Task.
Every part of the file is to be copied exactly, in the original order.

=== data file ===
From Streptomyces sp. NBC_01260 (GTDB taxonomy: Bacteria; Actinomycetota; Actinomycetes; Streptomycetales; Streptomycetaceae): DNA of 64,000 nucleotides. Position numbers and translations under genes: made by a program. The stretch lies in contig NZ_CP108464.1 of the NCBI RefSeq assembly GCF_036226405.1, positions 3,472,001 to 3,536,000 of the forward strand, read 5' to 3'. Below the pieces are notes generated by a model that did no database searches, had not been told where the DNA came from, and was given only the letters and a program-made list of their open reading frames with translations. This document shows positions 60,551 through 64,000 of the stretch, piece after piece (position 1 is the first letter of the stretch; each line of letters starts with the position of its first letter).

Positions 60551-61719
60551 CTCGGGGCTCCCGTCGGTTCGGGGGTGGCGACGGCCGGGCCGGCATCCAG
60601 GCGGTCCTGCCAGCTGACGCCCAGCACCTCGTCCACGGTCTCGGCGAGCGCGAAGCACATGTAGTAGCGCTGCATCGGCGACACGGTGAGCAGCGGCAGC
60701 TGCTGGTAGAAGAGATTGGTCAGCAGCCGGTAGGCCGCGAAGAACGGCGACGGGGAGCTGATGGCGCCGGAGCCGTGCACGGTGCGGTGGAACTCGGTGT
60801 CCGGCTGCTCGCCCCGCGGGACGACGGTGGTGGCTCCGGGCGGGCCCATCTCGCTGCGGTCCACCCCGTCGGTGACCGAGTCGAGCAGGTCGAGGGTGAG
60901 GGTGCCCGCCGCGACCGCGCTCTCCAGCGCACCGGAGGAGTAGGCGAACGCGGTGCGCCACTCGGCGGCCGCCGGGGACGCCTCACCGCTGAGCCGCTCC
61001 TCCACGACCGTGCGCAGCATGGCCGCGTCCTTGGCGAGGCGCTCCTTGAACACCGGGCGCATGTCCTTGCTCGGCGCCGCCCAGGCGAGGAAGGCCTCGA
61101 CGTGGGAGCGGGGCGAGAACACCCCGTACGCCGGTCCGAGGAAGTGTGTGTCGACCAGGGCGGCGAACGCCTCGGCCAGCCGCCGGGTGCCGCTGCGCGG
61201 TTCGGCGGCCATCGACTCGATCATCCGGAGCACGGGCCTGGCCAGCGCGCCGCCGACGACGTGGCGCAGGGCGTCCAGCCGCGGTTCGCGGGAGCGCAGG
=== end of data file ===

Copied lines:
From Streptomyces sp. NBC_01260 (GTDB taxonomy: Bacteria; Actinomycetota; Actinomycetes; Streptomycetales; Streptomycetaceae): DNA of 64,000 nucleotides. Position numbers and translations under genes: made by a program. The stretch lies in contig NZ_CP108464.1 of the NCBI RefSeq assembly GCF_036226405.1, positions 3,472,001 to 3,536,000 of the forward strand, read 5' to 3'. Below the pieces are notes generated by a model that did no database searches, had not been told where the DNA came from, and was given only the letters and a program-made list of their open reading frames with translations. This document shows positions 60,551 through 64,000 of the stretch, piece after piece (position 1 is the first letter of the stretch; each line of letters starts with the position of its first letter).

Positions 60551-61719
60551 CTCGGGGCTCCCGTCGGTTCGGGGGTGGCGACGGCCGGGCCGGCATCCAG
60601 GCGGTCCTGCCAGCTGACGCCCAGCACCTCGTCCACGGTCTCGGCGAGCGCGAAGCACATGTAGTAGCGCTGCATCGGCGACACGGTGAGCAGCGGCAGC
60701 TGCTGGTAGAAGAGATTGGTCAGCAGCCGGTAGGCCGCGAAGAACGGCGACGGGGAGCTGATGGCGCCGGAGCCGTGCACGGTGCGGTGGAACTCGGTGT
60801 CCGGCTGCTCGCCCCGCGGGACGACGGTGGTGGCTCCGGGCGGGCCCATCTCGCTGCGGTCCACCCCGTCGGTGACCGAGTCGAGCAGGTCGAGGGTGAG
60901 GGTGCCCGCCGCGACCGCGCTCTCCAGCGCACCGGAGGAGTAGGCGAACGCGGTGCGCCACTCGGCGGCCGCCGGGGACGCCTCACCGCTGAGCCGCTCC
61001 TCCACGACCGTGCGCAGCATGGCCGCGTCCTTGGCGAGGCGCTCCTTGAACACCGGGCGCATGTCCTTGCTCGGCGCCGCCCAGGCGAGGAAGGCCTCGA
61101 CGTGGGAGCGGGGCGAGAACACCCCGTACGCCGGTCCGAGGAAGTGTGTGTCGACCAGGGCGGCGAACGCCTCGGCCAGCCGCCGGGTGCCGCTGCGCGG
61201 TTCGGCGGCCATCGACTCGATCATCCGGAGCACGGGCCTGGCCAGCGCGCCGCCGACGACGTGGCGCAGGGCGTCCAGCCGCGGTTCGCGGGAGCGCAGG